It almost sounds like a scene out of the Hollywood blockbuster movie “Minority Report” – police departments around the world, from Los Angeles to China, are embracing new predictive policing technology that will help them spot criminals before a crime ever takes place. However, communities often have little or no idea of why or how this technology is being used, and that raises some important privacy and human rights concerns. What data, exactly, are police departments using, and how is that impacting the way they do their job?
Predictive policing as the future of law enforcement
The current predictive policing initiatives can be traced back to the mid-2000s, when the goal was to anticipate, prevent and reduce crime, not just respond to crime. The idea was that the use of several cutting-edge crime forecasting data analysis tools – everything from data mining to geospatial prediction – could be used very effectively by law enforcement officials for deploying resources more effectively and predicting crimes.
There was nothing particularly attention-getting about these early initiatives from a privacy perspective, mainly because they were seen as just an extension of what law enforcement agencies had already been doing for decades. For example, police departments around the world know that certain events – such as New Year’s Eve celebrations – can require additional policing efforts. So why not make use of data already on hand to “predict” potential hot spots and prevent crime before the trouble ever takes place?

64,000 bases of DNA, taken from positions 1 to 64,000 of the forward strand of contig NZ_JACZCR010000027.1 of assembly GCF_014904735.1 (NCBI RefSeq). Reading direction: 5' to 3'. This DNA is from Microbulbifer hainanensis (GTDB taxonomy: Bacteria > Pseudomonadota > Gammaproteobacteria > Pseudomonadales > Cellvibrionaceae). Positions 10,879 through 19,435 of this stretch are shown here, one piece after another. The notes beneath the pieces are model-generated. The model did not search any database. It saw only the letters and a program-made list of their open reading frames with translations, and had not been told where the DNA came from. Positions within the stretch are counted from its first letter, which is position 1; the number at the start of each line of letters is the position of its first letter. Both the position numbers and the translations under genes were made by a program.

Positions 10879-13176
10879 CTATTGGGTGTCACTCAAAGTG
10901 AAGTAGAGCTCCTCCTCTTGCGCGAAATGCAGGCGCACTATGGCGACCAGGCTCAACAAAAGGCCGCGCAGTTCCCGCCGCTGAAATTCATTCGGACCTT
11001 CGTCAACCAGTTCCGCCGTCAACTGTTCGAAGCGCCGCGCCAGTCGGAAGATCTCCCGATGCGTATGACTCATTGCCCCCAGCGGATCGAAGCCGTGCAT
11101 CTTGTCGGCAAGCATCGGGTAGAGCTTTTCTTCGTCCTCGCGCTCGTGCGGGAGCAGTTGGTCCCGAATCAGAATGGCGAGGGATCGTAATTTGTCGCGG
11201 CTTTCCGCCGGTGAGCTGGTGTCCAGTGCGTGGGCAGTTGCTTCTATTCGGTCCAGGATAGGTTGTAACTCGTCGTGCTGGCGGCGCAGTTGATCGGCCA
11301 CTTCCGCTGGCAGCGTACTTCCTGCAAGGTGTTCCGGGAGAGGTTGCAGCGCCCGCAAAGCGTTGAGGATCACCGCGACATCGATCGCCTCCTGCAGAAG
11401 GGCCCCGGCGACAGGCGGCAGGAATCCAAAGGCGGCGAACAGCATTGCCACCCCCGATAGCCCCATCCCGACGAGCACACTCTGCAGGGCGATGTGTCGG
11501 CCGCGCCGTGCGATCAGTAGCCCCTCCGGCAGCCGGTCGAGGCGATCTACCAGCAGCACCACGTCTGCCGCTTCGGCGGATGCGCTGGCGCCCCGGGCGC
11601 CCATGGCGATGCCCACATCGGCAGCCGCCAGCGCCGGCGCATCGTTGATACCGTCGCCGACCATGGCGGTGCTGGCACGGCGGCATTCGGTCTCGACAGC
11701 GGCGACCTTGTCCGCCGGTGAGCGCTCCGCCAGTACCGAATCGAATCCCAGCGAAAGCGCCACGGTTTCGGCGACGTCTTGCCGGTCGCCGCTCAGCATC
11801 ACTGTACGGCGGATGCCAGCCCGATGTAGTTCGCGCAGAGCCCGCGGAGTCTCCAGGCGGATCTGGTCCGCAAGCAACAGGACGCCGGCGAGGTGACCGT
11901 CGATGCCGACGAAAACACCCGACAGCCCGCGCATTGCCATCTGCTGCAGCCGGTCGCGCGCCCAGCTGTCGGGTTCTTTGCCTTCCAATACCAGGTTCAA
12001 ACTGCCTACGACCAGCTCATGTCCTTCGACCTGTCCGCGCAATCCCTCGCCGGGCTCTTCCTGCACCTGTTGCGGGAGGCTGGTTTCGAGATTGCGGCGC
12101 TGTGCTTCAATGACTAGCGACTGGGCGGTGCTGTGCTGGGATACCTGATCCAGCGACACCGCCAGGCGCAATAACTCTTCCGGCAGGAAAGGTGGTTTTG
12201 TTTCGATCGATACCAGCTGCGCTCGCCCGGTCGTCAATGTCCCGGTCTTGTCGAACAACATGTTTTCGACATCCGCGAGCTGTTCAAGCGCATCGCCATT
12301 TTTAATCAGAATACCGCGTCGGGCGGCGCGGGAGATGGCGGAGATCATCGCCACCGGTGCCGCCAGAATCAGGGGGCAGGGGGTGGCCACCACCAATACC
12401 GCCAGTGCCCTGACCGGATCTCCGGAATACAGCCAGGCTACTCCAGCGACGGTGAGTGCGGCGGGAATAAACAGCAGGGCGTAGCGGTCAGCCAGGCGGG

And sometimes this data analysis uncovered some unknown patterns and trends. For example, one predictive policing initiative in Texas discovered an unknown link between burglaries and housing code violations. “Fragile neighborhoods” where housing was sub-standard were suddenly flagged for greater police resources, and that led to a reduction in crime. Just by being more visible in these neighborhoods, police could send a warning signal to potential criminals.
The explosion of non-traditional data available for predictive policing
But something very interesting started to happen around 2009 – the big tech companies of Silicon Valley started to get involved. The “Big Data” trend was just underway, and police departments around the world started to realize that they had a wealth of information and non-traditional data that they could tap into as part of their new predictive policing efforts. For example, “social network analysis” suddenly became a powerful tool in the hands of police departments. Just by knowing whom criminals were talking to on social media, police officers could start to piece together some very intricate criminal networks.
Palantir and the privacy issues raised by predictive policing
One of the biggest test cases took place in New Orleans, where predictive policing utilizing sophisticated data mining tools from Silicon Valley’s Palantir was able to uncover ties to other gang members, outline extensive criminal histories, and even flag individuals who might become future gang members. Needless to say, the arrests went up, the prosecutions went up, and the New Orleans Police Department won acclaim for its policing efforts.
However, there were a few problems here from a privacy perspective. First and most importantly, someone forgot to tell New Orleans city council members or members of the local community. As one politician notes, “No one in New Orleans even knows about this.” And there was a good reason for this – the Palantir initiative was budgeted as a “philanthropic venture,” so there was no public vetting of the program. It flew under the radar without setting off any privacy fears.
And there were other troubling problems with this Palantir predictive policing experiment in New Orleans. For example, it tended to have an outsized impact on poor communities of color. Moreover, as experts now point out, the Palantir experiment had the very potential to sweep up innocent people who are related to criminals through several degrees of separation. For example, a cousin of a known drug dealer might be called in for questioning – despite having no criminal background and no reason to be suspected, other than casual social connections via Facebook. This is a clear invasion of privacy.